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steelcityuk
Hi,

I'm sure I read on the forum someone say they buy door liner foam but I can't remember who and I can't find the thread.

Please point me in the right direction.

Thanks.

Steve.
Ciaran
Might have been me? I mentioned that you can get soundproofing stuff in rolls as its popular with the 'sub in boot' crowd for acoustic reasons.

I'm not sure exactly where sells it, but its a pretty popular item, might even be a Halfords job.

I also remember Robertxmb saying something about sticking the existing door sheet to...something, to reduce noise too.

Sorry if neither of these are the posts you were thinking of.

Ciarán
Dieselman
I've got a quantity of black foam carpet underlay. I wonder if that would do.
rowanmoor
From my failed attempts to get my passenger door back on to my liking I have found that there is very little tollerance for extra thickness of anything between the door metal and the door card. Anything that is not in the right place or too thick causes the door card to be pushed too far out and the bolt in the middle won't go back in and/or the surround to the handle won't go back without fouling the handle.

I would have though that any replacement that was not of similar thickness to the original would cause such a problem if it was not suitably compressible. Therefore I would have thought that carpet underlay is out.
jorgy9

Hi all

I've used sheets of black rubbery sound-proofing material of the type used from hi-fi fans, behind both front and rear doors' cards. It was between 1-2 milimeters thick. Thicker is not possible as Rowan says, due to the middle bolt-holes not aligning.

cheers
George
robertxmb
With care, foam in good condition can be removed from around door apertures and replaced. I used double sided tape around the perimeter to reseal against water. Otherwise a foam wrapping of the sort used in packing electrical goods is a possibility.
I recall a Citroen replacement sheet selling for £15 on ebay!

Robert.
rowanmoor
How much difference does it make to the noise having a complete or new sheet compared to ones with lots of holes? I may consider re-doing my passenger door at some point if it makes much difference. There is far more noise in the car than there used to be, and I think it comes from that door.
steelcityuk
The reason for asking is that the foam on my front doors is full of big holes, to replace the window mechs no doubt. So I was wanting to not only ensure the car is quiet but also put back that layer of waterproofing that it offers, waterproofing being the main reason. I suppose I could stick polythene on followed by foam but if the genuine article is available for a fair price that would be easier.

Steve.
rowanmoor
I have this vague feeling that that ebay price was because no-one bid up the price - I don't think it bares any resemblance to the Citroen price for a new foam. I can't check Citroen Service from work otherwise I could look it up.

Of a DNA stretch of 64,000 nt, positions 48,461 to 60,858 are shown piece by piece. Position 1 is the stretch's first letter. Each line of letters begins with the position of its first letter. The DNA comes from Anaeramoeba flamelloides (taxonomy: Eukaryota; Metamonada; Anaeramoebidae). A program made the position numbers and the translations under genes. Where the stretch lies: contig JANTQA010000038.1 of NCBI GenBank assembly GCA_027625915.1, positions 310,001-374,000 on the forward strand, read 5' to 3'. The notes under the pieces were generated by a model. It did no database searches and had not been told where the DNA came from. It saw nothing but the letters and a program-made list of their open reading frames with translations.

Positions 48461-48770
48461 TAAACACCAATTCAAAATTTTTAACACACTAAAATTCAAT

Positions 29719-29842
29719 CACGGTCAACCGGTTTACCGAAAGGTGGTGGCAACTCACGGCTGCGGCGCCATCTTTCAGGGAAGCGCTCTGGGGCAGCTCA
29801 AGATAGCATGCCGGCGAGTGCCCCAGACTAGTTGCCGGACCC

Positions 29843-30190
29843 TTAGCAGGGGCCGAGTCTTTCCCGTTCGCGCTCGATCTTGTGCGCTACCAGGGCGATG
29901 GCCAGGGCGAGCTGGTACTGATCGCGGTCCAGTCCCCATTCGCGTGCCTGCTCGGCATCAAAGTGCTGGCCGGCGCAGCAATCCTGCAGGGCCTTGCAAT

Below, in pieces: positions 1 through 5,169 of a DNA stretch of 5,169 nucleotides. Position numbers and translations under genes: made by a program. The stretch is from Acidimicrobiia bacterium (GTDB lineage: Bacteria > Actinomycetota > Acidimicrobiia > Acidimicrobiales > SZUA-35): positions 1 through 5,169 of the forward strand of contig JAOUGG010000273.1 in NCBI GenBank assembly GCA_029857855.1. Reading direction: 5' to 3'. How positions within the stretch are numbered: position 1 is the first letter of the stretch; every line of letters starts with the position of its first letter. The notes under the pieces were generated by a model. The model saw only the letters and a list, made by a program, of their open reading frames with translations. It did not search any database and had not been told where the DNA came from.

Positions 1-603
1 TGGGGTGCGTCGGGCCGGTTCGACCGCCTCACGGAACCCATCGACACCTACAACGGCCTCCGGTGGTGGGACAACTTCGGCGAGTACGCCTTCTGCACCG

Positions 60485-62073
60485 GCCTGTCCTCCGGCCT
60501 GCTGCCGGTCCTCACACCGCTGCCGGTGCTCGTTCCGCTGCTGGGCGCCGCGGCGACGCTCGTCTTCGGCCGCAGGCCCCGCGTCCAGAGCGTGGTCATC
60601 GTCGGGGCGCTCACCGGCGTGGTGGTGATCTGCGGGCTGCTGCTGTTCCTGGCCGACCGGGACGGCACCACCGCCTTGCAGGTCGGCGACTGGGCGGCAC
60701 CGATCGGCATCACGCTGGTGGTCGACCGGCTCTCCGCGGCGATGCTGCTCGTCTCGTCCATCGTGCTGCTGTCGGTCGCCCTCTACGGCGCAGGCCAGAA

robertxmb
QUOTE (rowanmoor @ Feb 27 2009, 12:54 PM)
I have this vague feeling that that ebay price was because no-one bid up the price - I don't think it bares any resemblance to the Citroen price for a new foam.

[QUOTE]

No it doesn't. Hope you are sitting down; sealing sheet listed in roll 8000 x 500 x 5
(mm) is £202.09. incl.vat. ph34r.gif

Robert.
Ciaran
So thats 200 quid... PER DOOR???!!

WTF! wacko.gif ph34r.gif

Ciarán
Dieselman
Big door at 8 metres long. More like 15 doors out of a roll.
robertxmb
Well, allowing for "nesting" the pattern the average width is around 750mm per door which is more like 10 per roll. If anyone is thinking of clubbing together for a roll to share count me out. I experimentally manage to peel the foam up on a door when replacing window cables and reused it. Needs patience and heatgun but do-able.
I have seen thi foam before perhaps in upholstery suppliers as layer before final cover. The original has a thin layer of film on one side for waterproofing. So it would be necessary to put a film on first and stick the outsourced foam to that.

Robert.
steelcityuk
It looks like it will be a case of spray adhesive and polythene from B&Q followed by some thin foam from the shop.

I may just check out the price of Dynamat first.

Thanks for the info guys.

Steve.
jorgy9

Hi Steve

No need to use Dynamat or any branded stuff (silly expensive for now reason I believe, although by no means expert in acoustics or anything similar), I did my left-hand side doors 2-3 years ago with just the cheapest dynamat-type of insulating material I found on ebay -I do the doors as the electric windows mechanisms go!-. Of course you still have to use some kind of plastic film in place of the original water-protecting foam. Or "repair" the cuts with grey tape (that's what I did and there's absolutley no water-ingrees problem).

Just don't buy thicker than 2mm, the door card won't fit back.

As u can see on photo attached, I just secured the thing with 2-3 tie-wraps here and there -use the various holes u will find-. Also, note that the lower half is not stuck but hanging. Problem is the vent duct that passes at the lower part of the door. So what I did is, after you've placed back the doorcard but before u tap the plastic thingies around, like a magician insert your arm and put the hanging sheet through the vent pipe -of course u need to have cut the sheet appropriately to shape before-. Then proceed to securing the doorcard. In the sheet on photo I tried to cover entirely the most area I could cover. Where it's cut, it means that there was no space for it.

cheers
George

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